Now, we are not saying that you can’t have Tantric sex. Just that sex is not the most important part of learning how to practice Tantra. In fact, there are entire schools of Tantra in which physical sex is not part of the practice. There are known as “right-hand” Tantra. Sexual union is symbolized by the shivalingam, by flowers and fruit, and by visualization in meditation.

However, the most famous form of the traditional Tantric ritual, the maithuna ritual, involves actual sexual union, so let’s take a close look at how to have Tantric sex.

How to practice Tantra alone

There is no requirement to have a partner in order to learn how to practice Tantra.

We all have an inner man and an inner woman, and we all have sexual energy we can raise, move, and take to our crown chakra.

It can be very useful to know how to practice Tantra alone, even when we have a partner available. For men, it can be easier to learn how to control ejaculation by practicing alone at first. For women, exploring our own bodies and understanding what gives us pleasure is an important part of preparing for practicing Tantra with a partner.

When you practice Tantra alone, put just as much effort into setting the spiritual context as you would when practising with a partner.

For example, you could:

Once you have set the spiritual context, start to touch yourself. Switch your awareness between the hand, touching, and the body, receiving the touch. Notice how it feels to be the active party, and how it feels to be the receiver.

Gently explore your body, without rushing straight to the genitals. Find any spots which are particularly pleasurable. Pay attention to the sensations deep inside your abdomen, as well as sensations on the skin.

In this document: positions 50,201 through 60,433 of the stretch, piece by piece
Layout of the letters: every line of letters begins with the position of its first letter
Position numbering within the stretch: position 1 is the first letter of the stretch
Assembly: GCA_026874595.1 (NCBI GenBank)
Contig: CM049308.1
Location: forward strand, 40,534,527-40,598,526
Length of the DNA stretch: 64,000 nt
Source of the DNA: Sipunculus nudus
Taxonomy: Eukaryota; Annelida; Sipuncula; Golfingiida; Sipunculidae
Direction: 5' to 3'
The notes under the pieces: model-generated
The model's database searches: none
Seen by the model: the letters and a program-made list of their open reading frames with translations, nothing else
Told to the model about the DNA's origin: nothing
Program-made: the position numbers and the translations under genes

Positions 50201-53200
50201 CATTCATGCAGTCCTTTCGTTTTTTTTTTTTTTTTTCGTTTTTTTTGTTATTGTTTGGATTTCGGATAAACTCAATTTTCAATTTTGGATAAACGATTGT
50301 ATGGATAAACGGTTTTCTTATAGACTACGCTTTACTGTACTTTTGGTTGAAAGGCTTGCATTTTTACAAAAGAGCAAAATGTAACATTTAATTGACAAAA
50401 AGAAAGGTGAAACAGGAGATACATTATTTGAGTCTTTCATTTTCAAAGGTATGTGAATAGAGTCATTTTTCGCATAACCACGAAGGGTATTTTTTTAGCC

As you start to become aroused, you can pleasure yourself in whatever way you choose. If you find yourself getting close to ejaculation, pause for a moment and move all the energy out of your groin and into your heart or head.

As the sexual energy begins to flow, move it upward. Let it fill your whole being. Feel your inner man and inner woman merging together. Notice the energy shooting up your spine in the moments that their union is complete. Direct the energy to your crown chakra, about 20cm above the top of your head.

When you feel you have had enough, allow your body to calm, and sit or lie in meditation. Observe the changes in your body, mind, and emotions as a result of your practice. Offer gratitude to the Divine for this experience.

How to have a Tantric life

If you bring a Tantric attitude to sex, but continue to move through the rest of your life in an unintentional, semi-hypnotized state, the benefits of your Tantric sexual practice will be limited. Tantra is a way of life, an attitude, a commitment to being awake and aware in every moment.

You may find it useful to support your Tantric sexuality with the other important aspects of Tantric practice – Tantric hatha yoga, Tantric meditation, and other Tantric techniques such as mantras and yantras.

You can also check one of the most powerful tantric practices explained on Mariah’s podcast episode and dive even more deeply into this:

In fact, it is very difficult for men to master their ejaculation reflex without the support of Tantric hatha yoga, and, in particular, Tantric techniques of sublimation. These include techniques such as uddiyana bandha, nauli kriya, and inverted asanas like the headstand and shoulder stand.

Like anything else, the more you learn how to practice Tantra, the more you will get out of it!